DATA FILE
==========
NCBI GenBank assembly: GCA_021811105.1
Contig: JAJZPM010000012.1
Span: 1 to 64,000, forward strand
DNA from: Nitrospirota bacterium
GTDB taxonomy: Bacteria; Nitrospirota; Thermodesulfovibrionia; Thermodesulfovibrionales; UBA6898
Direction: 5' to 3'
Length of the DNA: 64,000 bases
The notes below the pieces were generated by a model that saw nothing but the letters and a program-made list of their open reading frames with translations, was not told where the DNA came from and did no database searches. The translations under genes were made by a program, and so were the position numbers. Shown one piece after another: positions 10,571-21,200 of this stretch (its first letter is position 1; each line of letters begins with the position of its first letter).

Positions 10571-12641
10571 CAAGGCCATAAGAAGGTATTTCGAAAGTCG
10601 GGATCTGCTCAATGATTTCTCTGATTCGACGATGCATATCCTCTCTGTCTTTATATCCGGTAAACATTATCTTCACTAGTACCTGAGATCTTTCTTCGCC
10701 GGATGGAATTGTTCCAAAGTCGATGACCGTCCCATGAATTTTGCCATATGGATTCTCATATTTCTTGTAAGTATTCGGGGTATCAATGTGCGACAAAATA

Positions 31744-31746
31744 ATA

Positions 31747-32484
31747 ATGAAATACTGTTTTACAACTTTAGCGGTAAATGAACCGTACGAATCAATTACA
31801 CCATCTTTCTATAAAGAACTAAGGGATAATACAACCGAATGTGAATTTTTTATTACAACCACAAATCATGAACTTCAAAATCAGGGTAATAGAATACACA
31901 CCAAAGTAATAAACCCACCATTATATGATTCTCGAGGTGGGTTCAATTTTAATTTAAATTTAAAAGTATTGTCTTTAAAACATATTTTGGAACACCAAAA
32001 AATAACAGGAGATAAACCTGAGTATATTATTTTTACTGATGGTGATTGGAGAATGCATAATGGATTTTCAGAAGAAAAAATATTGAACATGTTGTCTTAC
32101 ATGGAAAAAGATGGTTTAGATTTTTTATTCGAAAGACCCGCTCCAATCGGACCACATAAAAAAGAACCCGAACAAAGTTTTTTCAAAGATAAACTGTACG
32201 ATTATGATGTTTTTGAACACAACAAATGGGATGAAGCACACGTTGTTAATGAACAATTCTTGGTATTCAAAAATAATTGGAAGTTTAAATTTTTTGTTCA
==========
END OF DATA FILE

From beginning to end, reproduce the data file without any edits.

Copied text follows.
NCBI GenBank assembly: GCA_021811105.1
Contig: JAJZPM010000012.1
Span: 1 to 64,000, forward strand
DNA from: Nitrospirota bacterium
GTDB taxonomy: Bacteria; Nitrospirota; Thermodesulfovibrionia; Thermodesulfovibrionales; UBA6898
Direction: 5' to 3'
Length of the DNA: 64,000 bases
The notes below the pieces were generated by a model that saw nothing but the letters and a program-made list of their open reading frames with translations, was not told where the DNA came from and did no database searches. The translations under genes were made by a program, and so were the position numbers. Shown one piece after another: positions 10,571-21,200 of this stretch (its first letter is position 1; each line of letters begins with the position of its first letter).

Positions 10571-12641
10571 CAAGGCCATAAGAAGGTATTTCGAAAGTCG
10601 GGATCTGCTCAATGATTTCTCTGATTCGACGATGCATATCCTCTCTGTCTTTATATCCGGTAAACATTATCTTCACTAGTACCTGAGATCTTTCTTCGCC
10701 GGATGGAATTGTTCCAAAGTCGATGACCGTCCCATGAATTTTGCCATATGGATTCTCATATTTCTTGTAAGTATTCGGGGTATCAATGTGCGACAAAATA

Positions 31744-31746
31744 ATA

Positions 31747-32484
31747 ATGAAATACTGTTTTACAACTTTAGCGGTAAATGAACCGTACGAATCAATTACA
31801 CCATCTTTCTATAAAGAACTAAGGGATAATACAACCGAATGTGAATTTTTTATTACAACCACAAATCATGAACTTCAAAATCAGGGTAATAGAATACACA
31901 CCAAAGTAATAAACCCACCATTATATGATTCTCGAGGTGGGTTCAATTTTAATTTAAATTTAAAAGTATTGTCTTTAAAACATATTTTGGAACACCAAAA
32001 AATAACAGGAGATAAACCTGAGTATATTATTTTTACTGATGGTGATTGGAGAATGCATAATGGATTTTCAGAAGAAAAAATATTGAACATGTTGTCTTAC
32101 ATGGAAAAAGATGGTTTAGATTTTTTATTCGAAAGACCCGCTCCAATCGGACCACATAAAAAAGAACCCGAACAAAGTTTTTTCAAAGATAAACTGTACG
32201 ATTATGATGTTTTTGAACACAACAAATGGGATGAAGCACACGTTGTTAATGAACAATTCTTGGTATTCAAAAATAATTGGAAGTTTAAATTTTTTGTTCA